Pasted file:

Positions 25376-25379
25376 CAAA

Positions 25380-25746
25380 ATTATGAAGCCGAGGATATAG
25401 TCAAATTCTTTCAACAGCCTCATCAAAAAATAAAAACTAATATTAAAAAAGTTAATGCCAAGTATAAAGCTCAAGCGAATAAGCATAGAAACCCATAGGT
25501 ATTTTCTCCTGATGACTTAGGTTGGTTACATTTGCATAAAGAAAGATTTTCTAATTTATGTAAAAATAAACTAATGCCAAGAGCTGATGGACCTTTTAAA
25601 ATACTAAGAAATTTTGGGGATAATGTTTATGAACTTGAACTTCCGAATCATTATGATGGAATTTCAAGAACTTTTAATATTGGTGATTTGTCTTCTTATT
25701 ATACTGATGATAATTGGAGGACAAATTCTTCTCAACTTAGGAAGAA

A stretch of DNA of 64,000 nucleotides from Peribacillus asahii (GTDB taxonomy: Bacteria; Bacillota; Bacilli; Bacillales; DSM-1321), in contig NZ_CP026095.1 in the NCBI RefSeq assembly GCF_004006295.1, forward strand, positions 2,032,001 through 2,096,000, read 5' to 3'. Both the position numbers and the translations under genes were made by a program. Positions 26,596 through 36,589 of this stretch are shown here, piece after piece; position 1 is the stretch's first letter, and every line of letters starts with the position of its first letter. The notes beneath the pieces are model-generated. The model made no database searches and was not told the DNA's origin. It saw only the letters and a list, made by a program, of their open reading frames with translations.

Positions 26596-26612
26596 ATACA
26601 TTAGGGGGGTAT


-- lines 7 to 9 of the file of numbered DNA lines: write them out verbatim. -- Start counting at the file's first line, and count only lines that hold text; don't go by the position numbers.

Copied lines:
25601 ATACTAAGAAATTTTGGGGATAATGTTTATGAACTTGAACTTCCGAATCATTATGATGGAATTTCAAGAACTTTTAATATTGGTGATTTGTCTTCTTATT
25701 ATACTGATGATAATTGGAGGACAAATTCTTCTCAACTTAGGAAGAA

A stretch of DNA of 64,000 nucleotides from Peribacillus asahii (GTDB taxonomy: Bacteria; Bacillota; Bacilli; Bacillales; DSM-1321), in contig NZ_CP026095.1 in the NCBI RefSeq assembly GCF_004006295.1, forward strand, positions 2,032,001 through 2,096,000, read 5' to 3'. Both the position numbers and the translations under genes were made by a program. Positions 26,596 through 36,589 of this stretch are shown here, piece after piece; position 1 is the stretch's first letter, and every line of letters starts with the position of its first letter. The notes beneath the pieces are model-generated. The model made no database searches and was not told the DNA's origin. It saw only the letters and a list, made by a program, of their open reading frames with translations.